Bachelor Honours - Bachelor of Social Science (Honours)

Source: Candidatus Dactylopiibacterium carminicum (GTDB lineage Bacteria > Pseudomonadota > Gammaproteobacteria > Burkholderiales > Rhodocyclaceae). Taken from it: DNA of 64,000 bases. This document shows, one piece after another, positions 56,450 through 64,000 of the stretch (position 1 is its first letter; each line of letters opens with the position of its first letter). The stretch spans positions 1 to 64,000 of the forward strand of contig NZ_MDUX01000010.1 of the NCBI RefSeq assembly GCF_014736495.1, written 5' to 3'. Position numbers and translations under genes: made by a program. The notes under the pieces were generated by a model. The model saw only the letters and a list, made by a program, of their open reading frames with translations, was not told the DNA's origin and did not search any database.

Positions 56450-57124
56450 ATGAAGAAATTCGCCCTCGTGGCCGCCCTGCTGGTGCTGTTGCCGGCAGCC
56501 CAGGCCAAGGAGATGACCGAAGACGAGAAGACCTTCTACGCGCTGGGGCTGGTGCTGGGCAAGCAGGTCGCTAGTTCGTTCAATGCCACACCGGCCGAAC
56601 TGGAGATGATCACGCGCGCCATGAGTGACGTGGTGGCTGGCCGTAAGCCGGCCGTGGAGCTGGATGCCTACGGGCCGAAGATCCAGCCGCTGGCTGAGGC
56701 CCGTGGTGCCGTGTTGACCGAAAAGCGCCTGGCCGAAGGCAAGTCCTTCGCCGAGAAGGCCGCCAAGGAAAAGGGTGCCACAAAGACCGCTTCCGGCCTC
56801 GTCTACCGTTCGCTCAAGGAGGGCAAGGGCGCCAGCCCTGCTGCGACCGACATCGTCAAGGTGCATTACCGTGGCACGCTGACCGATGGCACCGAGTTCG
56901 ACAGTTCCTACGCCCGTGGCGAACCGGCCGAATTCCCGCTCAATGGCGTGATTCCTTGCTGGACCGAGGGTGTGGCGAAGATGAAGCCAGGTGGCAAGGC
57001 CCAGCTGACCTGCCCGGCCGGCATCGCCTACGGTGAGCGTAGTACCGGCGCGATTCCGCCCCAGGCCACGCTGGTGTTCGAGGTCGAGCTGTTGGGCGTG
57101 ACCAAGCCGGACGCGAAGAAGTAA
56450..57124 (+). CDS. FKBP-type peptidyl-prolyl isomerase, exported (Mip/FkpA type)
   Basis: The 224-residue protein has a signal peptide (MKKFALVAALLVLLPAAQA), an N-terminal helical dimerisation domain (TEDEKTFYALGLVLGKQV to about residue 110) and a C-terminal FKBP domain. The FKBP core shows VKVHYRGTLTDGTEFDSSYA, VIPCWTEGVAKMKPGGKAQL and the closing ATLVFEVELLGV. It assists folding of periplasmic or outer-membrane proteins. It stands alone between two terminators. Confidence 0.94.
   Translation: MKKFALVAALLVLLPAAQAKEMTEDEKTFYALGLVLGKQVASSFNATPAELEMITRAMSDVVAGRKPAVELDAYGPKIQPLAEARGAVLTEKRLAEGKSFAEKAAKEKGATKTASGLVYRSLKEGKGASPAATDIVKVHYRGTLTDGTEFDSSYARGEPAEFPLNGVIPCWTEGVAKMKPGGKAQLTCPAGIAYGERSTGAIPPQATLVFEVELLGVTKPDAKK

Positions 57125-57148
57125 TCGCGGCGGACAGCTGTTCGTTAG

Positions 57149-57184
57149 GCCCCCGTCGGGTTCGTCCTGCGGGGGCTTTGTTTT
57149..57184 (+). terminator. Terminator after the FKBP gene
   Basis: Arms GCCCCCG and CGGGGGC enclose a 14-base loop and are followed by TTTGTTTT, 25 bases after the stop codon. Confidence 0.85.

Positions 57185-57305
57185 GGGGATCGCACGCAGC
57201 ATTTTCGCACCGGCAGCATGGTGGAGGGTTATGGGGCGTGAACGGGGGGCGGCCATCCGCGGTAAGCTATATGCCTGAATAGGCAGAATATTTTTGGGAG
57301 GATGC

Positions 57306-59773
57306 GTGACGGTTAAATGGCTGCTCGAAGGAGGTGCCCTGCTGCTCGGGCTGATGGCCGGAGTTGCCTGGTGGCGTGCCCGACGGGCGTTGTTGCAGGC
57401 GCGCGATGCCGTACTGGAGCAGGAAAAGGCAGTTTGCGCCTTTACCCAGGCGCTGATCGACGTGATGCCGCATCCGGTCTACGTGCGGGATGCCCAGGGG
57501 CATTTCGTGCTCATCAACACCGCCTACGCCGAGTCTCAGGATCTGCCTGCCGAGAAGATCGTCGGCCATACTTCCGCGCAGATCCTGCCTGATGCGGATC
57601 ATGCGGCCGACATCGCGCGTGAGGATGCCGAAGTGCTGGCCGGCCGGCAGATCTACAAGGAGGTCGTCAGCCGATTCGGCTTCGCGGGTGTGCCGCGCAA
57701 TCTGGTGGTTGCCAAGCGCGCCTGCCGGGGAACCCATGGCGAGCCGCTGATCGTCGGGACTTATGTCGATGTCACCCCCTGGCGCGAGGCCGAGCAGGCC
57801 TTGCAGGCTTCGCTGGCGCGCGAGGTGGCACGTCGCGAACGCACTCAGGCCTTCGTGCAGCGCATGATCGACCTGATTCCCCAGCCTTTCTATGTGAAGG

Research within the social sciences examining experiences of stillbirth has consistently focused on women’s perspectives, while men’s perspectives and experiences have received little attention. The limited research available has illustrated the need to incorporate men’s perspectives to gain a better understanding of the gendered character of stillbirth. Biologically determined sex role theories have significantly influenced previous research agenda, shaping, in turn, cultural beliefs around men’s experience of pregnancy loss and the importance and validity of male expression of grief. However, contemporary approaches to gender research focus on the negotiation of identities and multiplicity in masculine and feminine identities. Such theorisations of the social construction of gender and grief provide the conceptual frame for the study presented here. The study is based on a series of qualitative semi-structured interviews with 12 Australian men who had experienced stillbirth. Their accounts begin to reveal the ways in which some men identify as fathers to their unborn and stillborn child and how they develop dynamic and ongoing relationships with their child post stillbirth. The results show that demonstrating masculinities in fathering and grief is complex and negotiated territory, in which masculinities are constructed and enacted in gendered relational contexts.